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In the United States, patients must generally be 18 years of age or older in order to undergo plastic surgery. The reason being that not only can a child or teen’s body change and grow, but an underage patient is much more likely to change their minds and decide they would have rather never undergone a makeover. However, there are instances in which plastic surgery on underage patients is appropriate, especially if the procedure can save their life or correct a medical issue or deformity.

Cleft-Palate

Plastic surgery treatments for children are not as uncommon as one might think. One of the most common involves surgery to correct a cleft lip (cheiloschisis) or cleft palate (palatoschisis), conditions which affect formation of the upper lip or the roof of the mouth. Other treatments correct scars and physical damage from accidents and can give children a chance to experience life without having their conditions define them. There are many unique cases to consider before allowing a child to undergo plastic surgery, but if the treatment is in the best interest of the child and will improve their quality of life or ability to function normally, exceptions are often made.

One mother has recently made headlines after sharing her daughter’s plastic surgery story with the world, but not all the attention has been favorable.

Some mothers raise their children to accept who they are and how they look so they can grow up to be confident individuals. However, there are times in which a child is born with birth defect that can prove to hinder their ability to live a normal life. According to Sasha Emmons, her daughter Chloe was one of these children, which is why she made the difficult decision to approve plastic surgery for the toddler.

At this point, you may be thinking that there must be something wrong with Emmons to allow her young child to go under the knife, but after learning about her intentions, you may just have a change of heart.

Chloe was born with a unique strawberry colored mark on her head near the hair line called a hemangioma birthmark. A hemangioma is not so much a birthmark, but rather a benign blood-vessel tumor that approximately 1 in 10 babies develop, most of which are girls.  After she was born, Emmons and her husband Justin were told by their physician that the mark should dissipate by the time Chloe turned two. However, as Chloe started growing older, the birthmark started getting bigger.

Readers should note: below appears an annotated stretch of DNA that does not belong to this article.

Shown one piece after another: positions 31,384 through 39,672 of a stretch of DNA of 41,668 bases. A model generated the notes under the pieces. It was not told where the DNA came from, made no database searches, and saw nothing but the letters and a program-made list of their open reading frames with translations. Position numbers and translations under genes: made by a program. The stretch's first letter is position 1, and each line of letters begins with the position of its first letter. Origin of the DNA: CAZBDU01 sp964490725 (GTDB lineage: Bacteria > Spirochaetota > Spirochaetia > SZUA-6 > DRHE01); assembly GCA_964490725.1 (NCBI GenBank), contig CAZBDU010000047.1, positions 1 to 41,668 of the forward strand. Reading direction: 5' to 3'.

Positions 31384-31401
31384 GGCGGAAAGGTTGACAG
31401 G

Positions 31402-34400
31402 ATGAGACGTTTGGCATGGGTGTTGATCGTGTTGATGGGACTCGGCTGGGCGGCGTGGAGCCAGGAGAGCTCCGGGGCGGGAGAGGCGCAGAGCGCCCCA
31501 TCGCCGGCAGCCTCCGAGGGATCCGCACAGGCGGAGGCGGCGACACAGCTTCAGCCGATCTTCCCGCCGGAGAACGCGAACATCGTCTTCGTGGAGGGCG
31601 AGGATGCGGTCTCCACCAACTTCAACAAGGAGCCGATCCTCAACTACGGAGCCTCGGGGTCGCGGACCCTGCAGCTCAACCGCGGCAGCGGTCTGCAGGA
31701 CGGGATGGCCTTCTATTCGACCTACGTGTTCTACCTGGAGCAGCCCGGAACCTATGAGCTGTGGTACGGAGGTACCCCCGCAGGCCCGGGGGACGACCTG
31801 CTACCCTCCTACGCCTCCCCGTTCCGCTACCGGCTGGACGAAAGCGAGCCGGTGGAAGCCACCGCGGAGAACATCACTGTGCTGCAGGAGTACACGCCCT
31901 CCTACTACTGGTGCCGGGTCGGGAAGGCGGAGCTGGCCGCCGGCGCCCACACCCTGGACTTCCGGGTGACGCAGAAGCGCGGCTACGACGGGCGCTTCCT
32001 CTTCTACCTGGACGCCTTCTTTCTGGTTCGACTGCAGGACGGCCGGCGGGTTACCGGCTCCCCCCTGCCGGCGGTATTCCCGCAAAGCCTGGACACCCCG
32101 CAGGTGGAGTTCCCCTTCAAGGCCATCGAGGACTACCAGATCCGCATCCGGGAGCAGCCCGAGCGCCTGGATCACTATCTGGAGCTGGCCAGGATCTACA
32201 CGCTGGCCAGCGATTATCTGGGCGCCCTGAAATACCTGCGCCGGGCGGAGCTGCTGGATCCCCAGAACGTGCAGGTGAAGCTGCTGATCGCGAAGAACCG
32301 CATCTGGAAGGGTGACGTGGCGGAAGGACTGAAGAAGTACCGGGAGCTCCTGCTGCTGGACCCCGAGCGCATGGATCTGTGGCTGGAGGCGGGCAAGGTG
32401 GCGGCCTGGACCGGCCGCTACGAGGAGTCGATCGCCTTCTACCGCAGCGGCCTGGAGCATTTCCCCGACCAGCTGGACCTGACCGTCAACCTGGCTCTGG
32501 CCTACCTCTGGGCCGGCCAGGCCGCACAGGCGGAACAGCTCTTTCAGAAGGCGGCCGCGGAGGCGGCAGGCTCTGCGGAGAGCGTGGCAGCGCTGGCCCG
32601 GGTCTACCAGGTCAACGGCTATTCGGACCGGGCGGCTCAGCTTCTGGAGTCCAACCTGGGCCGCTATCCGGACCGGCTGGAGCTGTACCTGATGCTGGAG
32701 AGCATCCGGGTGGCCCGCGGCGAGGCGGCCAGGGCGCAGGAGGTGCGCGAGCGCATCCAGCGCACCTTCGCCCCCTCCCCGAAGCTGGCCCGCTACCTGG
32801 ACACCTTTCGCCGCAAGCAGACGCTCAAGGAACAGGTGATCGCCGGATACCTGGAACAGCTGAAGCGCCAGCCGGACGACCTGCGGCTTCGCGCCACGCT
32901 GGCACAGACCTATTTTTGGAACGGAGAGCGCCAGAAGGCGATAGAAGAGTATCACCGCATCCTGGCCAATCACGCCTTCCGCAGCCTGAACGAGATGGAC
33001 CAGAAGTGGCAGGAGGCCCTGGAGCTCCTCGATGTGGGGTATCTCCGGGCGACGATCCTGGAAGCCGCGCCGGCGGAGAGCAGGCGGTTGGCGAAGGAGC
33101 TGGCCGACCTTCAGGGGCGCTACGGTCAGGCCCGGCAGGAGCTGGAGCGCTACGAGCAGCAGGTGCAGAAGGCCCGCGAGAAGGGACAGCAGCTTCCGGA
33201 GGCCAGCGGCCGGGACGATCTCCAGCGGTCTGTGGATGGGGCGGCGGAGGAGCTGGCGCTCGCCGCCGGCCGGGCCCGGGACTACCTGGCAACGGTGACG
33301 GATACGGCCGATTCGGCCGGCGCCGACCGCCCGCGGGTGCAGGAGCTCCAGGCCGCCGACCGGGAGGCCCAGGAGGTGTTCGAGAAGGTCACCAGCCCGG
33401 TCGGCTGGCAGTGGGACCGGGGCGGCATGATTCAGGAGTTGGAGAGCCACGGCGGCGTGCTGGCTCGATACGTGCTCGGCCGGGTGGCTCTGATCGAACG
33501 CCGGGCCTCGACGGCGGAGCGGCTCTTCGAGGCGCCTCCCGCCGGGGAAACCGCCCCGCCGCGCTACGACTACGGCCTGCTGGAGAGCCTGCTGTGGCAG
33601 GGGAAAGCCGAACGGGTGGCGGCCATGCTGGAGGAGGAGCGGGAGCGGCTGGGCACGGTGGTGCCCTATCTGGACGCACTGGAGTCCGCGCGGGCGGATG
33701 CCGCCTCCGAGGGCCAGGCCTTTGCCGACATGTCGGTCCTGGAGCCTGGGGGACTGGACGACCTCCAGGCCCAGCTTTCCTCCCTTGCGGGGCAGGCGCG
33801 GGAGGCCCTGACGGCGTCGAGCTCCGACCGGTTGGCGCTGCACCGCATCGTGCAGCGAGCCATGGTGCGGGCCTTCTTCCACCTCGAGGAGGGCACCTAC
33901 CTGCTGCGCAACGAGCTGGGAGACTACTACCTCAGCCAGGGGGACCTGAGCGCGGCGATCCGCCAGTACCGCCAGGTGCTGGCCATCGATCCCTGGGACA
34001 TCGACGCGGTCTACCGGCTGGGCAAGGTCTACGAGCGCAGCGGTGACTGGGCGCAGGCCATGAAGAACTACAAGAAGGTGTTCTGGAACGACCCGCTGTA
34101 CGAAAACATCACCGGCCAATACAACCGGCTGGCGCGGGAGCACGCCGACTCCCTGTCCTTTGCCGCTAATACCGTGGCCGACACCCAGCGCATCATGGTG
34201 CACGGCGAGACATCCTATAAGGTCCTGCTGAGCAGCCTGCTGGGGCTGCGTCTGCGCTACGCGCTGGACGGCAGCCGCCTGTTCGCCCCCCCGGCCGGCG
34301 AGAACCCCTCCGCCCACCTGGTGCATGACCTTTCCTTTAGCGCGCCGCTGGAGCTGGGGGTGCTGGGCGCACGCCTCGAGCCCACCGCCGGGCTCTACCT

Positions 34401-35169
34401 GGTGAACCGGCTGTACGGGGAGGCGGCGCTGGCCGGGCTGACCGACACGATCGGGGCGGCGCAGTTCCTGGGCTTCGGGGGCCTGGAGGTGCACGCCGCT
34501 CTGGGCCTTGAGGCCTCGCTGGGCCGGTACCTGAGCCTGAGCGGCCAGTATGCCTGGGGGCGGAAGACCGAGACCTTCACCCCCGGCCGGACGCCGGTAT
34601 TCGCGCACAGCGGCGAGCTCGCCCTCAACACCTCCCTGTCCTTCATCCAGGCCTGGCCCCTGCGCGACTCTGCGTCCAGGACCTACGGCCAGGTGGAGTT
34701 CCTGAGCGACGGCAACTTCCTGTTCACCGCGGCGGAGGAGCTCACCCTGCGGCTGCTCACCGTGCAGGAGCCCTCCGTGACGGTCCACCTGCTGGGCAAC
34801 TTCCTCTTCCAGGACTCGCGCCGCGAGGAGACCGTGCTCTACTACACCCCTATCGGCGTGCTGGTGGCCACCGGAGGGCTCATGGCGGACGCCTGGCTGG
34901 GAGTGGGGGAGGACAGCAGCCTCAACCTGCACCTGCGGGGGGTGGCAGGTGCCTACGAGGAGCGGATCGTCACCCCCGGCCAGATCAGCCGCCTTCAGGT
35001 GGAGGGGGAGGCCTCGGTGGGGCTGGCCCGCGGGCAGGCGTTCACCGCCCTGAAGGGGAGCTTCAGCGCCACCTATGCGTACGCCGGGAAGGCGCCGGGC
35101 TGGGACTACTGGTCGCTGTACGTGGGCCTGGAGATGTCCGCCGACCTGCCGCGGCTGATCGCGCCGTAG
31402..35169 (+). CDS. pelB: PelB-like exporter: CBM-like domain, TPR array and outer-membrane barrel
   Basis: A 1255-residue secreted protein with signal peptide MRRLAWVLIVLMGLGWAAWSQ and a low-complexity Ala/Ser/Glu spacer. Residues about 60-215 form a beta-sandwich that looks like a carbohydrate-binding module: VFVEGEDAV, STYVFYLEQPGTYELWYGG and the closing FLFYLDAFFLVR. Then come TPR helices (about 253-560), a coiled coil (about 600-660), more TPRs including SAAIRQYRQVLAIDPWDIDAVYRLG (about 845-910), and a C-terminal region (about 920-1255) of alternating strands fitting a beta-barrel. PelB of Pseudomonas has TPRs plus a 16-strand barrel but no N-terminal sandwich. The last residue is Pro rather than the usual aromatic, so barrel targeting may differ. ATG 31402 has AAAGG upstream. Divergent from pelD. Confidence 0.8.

The tumor eventually grew to the size of a golf ball, which was a far cry from what doctors had initially told the family. Yet, Chloe’s physicians continued to tell Emmons to ignore the mark and reassured it would face soon.  As the tumor grew, the negative effects it was having on Chloe were magnifying. Although she was too young to realize what was happening, the tumor prevented hair from growing on Chloe’s head and led many to ask Emmons what was wrong with her daughter.

The more this happened, the more Emmons was afraid that the birthmark would never go away and her daughter would be perpetually known for the hemangioma, instead of for any of her wonderful attributes.  She feared her daughter would grow up being bullied or outcast, and given that the birth mark wasn’t fading, Emmons also suspected something was wrong with the hemangioma and might be threatening her daughter’s life.

It was then that Emmons decided to research the condition further and found the Vascular Birthmarks Foundation. The family consulted with Milton Waner, M.D., an expert on hemangiomas at the center, who told the parents that most pediatricians don’t know the full extent of what a hemangioma really is or how long it will take to go away. He explained that it can actually take as long as 10 years to dissipate, and even if it did, go away, Chloe would be left with a permanent section on her head without hair.

Fearing for her daughter’s future and believing Chloe might never forgive her if she didn’t have the mark removed before it got worse, Emmons proceeding with the surgery.

Now, a few years later, there is no trace of the intrusive hemangioma aside from a miniscule scar on Chloe’s head that can be easily concealed.  Chloe, a second-grader, has no recollection of the hemangioma and boasts long, beautiful long blonde hair – something that would not have been possible had the hemangioma been left to grow.  As difficult of a decision as it was for Emmons to make the call as a parent to have the two-year old undergo surgery, she firmly believe others wouldn’t do the same in her position.

Do you agree with Emmons’ choice to remove the birthmark with plastic surgery? Would you approve of your child to undergo a similar procedure or scar-removal plastic surgery?

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